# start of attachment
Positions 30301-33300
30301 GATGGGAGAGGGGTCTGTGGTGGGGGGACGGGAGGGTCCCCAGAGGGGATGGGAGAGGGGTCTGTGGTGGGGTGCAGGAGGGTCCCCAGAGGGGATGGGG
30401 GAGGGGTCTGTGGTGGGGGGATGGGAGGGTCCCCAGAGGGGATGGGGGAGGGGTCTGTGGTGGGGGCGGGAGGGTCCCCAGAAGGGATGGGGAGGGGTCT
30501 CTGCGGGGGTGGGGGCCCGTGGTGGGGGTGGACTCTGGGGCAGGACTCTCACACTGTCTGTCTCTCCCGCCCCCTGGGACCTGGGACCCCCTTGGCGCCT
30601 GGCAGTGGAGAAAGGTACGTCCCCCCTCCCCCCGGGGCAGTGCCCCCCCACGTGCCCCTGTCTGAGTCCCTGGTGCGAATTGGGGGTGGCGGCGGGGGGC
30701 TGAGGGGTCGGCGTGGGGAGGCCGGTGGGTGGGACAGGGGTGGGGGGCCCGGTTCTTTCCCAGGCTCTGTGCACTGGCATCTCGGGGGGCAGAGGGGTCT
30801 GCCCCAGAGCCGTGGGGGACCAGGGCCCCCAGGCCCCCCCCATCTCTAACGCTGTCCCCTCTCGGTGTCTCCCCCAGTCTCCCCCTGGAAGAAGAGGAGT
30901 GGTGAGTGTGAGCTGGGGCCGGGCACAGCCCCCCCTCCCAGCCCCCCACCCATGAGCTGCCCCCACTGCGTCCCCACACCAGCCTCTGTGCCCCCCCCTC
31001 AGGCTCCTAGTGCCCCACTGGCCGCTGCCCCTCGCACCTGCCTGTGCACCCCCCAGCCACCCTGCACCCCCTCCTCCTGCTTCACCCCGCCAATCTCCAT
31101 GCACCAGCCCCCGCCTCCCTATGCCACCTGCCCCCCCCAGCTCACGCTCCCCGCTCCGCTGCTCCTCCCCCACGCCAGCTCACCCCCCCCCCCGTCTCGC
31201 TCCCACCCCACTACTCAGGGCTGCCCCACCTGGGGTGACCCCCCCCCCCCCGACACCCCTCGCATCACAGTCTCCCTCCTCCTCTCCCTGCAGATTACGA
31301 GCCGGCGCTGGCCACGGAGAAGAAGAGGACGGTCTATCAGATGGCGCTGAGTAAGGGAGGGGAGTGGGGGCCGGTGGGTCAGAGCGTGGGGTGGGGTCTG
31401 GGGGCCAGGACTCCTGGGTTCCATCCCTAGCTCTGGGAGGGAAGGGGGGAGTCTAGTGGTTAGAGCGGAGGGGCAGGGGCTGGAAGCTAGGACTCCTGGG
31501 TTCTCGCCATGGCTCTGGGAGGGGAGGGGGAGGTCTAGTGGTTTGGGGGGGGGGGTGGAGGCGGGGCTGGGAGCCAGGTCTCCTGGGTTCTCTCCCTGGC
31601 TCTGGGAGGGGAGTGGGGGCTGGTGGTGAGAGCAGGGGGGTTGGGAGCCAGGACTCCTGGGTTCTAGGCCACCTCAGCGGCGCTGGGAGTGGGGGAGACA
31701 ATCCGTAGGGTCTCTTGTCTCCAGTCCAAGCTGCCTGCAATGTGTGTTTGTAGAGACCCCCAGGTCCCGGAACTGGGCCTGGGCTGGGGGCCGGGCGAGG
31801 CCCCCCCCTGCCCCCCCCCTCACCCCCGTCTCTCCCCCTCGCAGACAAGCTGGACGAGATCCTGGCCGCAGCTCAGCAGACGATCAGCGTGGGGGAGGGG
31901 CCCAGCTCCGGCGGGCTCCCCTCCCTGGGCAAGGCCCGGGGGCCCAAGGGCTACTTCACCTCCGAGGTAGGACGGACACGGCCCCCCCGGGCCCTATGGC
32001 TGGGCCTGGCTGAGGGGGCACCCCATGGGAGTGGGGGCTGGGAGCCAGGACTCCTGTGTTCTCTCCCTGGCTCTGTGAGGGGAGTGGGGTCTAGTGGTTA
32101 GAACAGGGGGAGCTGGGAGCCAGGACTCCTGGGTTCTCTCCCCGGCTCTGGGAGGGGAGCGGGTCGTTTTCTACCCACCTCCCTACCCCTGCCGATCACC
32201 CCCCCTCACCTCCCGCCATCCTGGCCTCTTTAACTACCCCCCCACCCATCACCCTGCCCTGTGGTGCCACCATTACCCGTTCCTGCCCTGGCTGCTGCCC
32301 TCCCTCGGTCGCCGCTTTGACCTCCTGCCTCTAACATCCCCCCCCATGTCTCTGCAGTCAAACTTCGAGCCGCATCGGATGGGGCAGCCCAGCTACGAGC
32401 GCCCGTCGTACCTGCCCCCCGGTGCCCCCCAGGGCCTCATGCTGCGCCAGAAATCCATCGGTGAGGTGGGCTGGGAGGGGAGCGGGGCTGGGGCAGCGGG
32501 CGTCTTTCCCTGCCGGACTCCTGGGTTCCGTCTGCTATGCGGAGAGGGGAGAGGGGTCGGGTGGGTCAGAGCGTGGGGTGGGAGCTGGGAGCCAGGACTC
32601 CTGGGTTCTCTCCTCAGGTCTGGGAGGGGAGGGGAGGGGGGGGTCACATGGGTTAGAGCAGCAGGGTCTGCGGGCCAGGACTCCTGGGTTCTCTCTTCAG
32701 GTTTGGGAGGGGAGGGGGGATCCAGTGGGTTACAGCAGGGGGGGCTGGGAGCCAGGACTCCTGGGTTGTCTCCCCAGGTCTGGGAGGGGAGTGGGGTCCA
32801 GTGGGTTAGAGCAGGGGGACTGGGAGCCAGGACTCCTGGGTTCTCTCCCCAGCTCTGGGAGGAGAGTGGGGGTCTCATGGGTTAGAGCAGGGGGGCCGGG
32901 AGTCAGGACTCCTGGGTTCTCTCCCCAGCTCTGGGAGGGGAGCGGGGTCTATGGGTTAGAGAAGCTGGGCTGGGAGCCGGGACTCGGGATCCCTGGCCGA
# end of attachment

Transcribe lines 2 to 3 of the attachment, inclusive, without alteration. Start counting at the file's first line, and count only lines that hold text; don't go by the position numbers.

30301 GATGGGAGAGGGGTCTGTGGTGGGGGGACGGGAGGGTCCCCAGAGGGGATGGGAGAGGGGTCTGTGGTGGGGTGCAGGAGGGTCCCCAGAGGGGATGGGG
30401 GAGGGGTCTGTGGTGGGGGGATGGGAGGGTCCCCAGAGGGGATGGGGGAGGGGTCTGTGGTGGGGGCGGGAGGGTCCCCAGAAGGGATGGGGAGGGGTCT